§

This is not to say creators who love the original source material but want to take it someplace new aren’t free to explore that. There are many paths available.

Firstly, I think a key ingredient to success is loving the original material. Disdaining and adapting it only to make money, or worse, to mock it, risks the outrage of fans. It’s hard to understand why anyone would adapt something they disliked. It seems an act of malice.

§

One alternate path involves thinly veiled homages (or parodies) of existing works. These are adaptations but may only imply their source. An all-time favorite of mine in this category (and in the general comics category) is The Authority, which began in 1999 (based on characters from Stormwatch, which goes back to 1993).

The Authority is a thinly veiled Justice League. It has, for instance, clear analogues for Superman (Apollo) and Batman (Midnighter) — except they’re a married couple. In general, the whole group acts like one might expect beings with phenomenal powers and human minds to act. They’re emotionally driven, drug-fueled, sex-crazed, and out of control. It’s seriously done, not comedic, but a great sendup of the superhero genre.

So, parodies, pastiches, satires, homages, inspired by, based on. All open territory. Even experimental, concept, or avant-garde productions, like “an all-Black Wizard of Oz” or “a gender-reversed Ghostbusters” are fair territory to me. In a sense, these aren’t revisionism the same way fair use isn’t copyright infringement. These reference and comment on a source material.

§

Alternate universe stories retain as much of the original as one wants. Quentin Tarantino has done this to good effect with historic events, first in Inglourious Basterds, and most recently in Once Upon a Time in Hollywood.

[Tarantino is a rare filmmaker who has never disappointed me. I love all his films but loved a bit less the ones since Pulp Fiction and Jackie Brown (which I think are extraordinary — definitely Wow! rated in my book). Once Upon a Time… is an excellent ride and comes in close second to those two favorites. It’s at least on par with Reservoir Dogs.]

We’ve also seen alternate universe stories in two different Spider-Man films (Into the Spider-Verse and No Way Home), both of which won critical and popular acclaim. Audiences clearly accept alternate universe stories. And they provide a great opportunity for race and gender swapping (Spider-Verse even featured species swapping!)

§

Yet another option is adding new characters. The Star Trek original novels did this routinely — often an obvious self-insertion of the author into the story. (Some of those were so obviously someone’s long-time fantasy that reading them felt like an invasion of privacy. This being in the days before everyone started living their entire lives publicly online.)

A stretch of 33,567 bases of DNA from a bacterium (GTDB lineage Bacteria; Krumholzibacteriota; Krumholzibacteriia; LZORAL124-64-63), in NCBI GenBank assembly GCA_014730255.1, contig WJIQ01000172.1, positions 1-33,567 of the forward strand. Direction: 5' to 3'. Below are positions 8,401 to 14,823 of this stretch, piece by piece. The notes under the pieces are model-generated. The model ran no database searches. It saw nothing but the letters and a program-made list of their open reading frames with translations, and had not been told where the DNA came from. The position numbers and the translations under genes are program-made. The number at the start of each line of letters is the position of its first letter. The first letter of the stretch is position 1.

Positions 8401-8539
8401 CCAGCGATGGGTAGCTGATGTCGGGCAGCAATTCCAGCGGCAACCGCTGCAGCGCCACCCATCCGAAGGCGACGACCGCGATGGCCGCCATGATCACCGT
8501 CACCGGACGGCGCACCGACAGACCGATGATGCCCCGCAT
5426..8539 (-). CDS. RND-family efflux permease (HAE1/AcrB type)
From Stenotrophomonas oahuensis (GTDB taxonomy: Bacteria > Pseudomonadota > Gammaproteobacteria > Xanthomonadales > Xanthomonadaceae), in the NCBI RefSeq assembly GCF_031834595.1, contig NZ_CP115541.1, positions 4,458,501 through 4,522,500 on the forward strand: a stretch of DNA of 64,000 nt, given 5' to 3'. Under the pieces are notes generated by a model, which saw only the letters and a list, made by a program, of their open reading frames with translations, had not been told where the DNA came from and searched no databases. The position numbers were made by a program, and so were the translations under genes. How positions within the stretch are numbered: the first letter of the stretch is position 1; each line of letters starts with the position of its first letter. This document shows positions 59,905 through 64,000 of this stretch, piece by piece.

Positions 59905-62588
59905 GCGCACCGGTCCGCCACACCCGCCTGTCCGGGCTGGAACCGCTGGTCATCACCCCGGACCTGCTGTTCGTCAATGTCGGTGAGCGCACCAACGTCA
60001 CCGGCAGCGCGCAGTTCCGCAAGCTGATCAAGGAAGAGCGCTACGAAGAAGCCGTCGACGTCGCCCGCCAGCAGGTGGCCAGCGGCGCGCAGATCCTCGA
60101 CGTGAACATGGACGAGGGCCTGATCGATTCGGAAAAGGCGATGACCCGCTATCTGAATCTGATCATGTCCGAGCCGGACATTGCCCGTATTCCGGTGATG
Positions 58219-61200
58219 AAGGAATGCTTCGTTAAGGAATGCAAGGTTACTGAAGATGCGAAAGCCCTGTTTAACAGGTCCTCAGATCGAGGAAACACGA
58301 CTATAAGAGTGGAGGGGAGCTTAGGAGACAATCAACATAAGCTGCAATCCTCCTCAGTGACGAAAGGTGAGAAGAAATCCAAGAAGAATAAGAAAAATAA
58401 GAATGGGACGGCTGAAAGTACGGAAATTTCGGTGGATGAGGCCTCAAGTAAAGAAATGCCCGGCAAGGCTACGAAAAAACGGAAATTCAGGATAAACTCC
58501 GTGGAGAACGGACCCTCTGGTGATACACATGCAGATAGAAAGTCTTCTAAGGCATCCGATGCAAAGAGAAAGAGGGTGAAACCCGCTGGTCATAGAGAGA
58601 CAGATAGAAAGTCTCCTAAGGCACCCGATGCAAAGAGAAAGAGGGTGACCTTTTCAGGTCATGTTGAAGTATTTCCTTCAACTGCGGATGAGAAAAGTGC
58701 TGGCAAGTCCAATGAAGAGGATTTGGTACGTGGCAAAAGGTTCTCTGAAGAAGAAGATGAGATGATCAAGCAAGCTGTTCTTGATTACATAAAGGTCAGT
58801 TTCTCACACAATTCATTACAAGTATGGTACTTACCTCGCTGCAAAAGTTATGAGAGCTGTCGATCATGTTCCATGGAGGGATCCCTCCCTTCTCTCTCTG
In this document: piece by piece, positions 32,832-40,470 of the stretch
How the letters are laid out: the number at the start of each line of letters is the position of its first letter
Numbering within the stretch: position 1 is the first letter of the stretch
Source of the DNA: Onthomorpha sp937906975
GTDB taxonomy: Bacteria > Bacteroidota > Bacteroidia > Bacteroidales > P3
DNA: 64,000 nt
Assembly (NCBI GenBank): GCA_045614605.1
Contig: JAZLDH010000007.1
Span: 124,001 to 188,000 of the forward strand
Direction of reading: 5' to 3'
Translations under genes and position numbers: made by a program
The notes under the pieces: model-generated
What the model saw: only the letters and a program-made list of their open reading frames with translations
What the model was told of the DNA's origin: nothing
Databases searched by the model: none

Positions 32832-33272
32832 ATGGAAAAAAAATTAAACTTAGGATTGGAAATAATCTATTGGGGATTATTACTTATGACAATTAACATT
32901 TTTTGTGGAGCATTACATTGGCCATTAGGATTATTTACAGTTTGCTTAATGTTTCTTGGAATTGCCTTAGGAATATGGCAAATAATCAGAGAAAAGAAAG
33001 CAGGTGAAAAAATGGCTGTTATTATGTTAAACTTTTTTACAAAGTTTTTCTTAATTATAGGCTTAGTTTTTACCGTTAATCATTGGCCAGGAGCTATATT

Adding new characters lets a writer play in the original sandbox with the original characters. New characters can provide an opportunity for new interactions from the old characters — new friendships as well as new enmities.

Tom Stoppard used a variation of this in his play Rosencrantz and Guildenstern Are Dead (first performed in 1996). The idea is to revisit a well-known story from the perspective of a minor character. The Stoppard play is Hamlet told from the perspective of his two (supposed) friends — who appear only briefly in the original play.

Fred Saberhagen did something similar, but with major characters. The Frankenstein Papers (1986) and The Dracula Tape (1980) each tell those well-known stories from the point of view of the “monsters” (who turn out to be innocent and massively misunderstood). Great books!

However, note that this verges into explicit adaptation territory. For character insertions to work, fidelity to the original characters is a consideration.

Another variation involves prequels that visit early, as yet unexplored, lives of established characters, or that predate known story arcs. Hulu’s Predator entry, Prey, is an example of the latter (although it’s a sequel rather than an adaptation).

§

Bottom line: I think the stronger the link to the original, the more fidelity matters. Context and character are malleable so long as writers honor the identity and spirit of the source. Anything else is dishonor or revisionism. I dislike both.

I think gender, race, nationality, height, weight, general size, even accent and more, do matter when implementing a well-established character. Their identity matters; it’s as simple as that. It’s best to respect that when adapting them.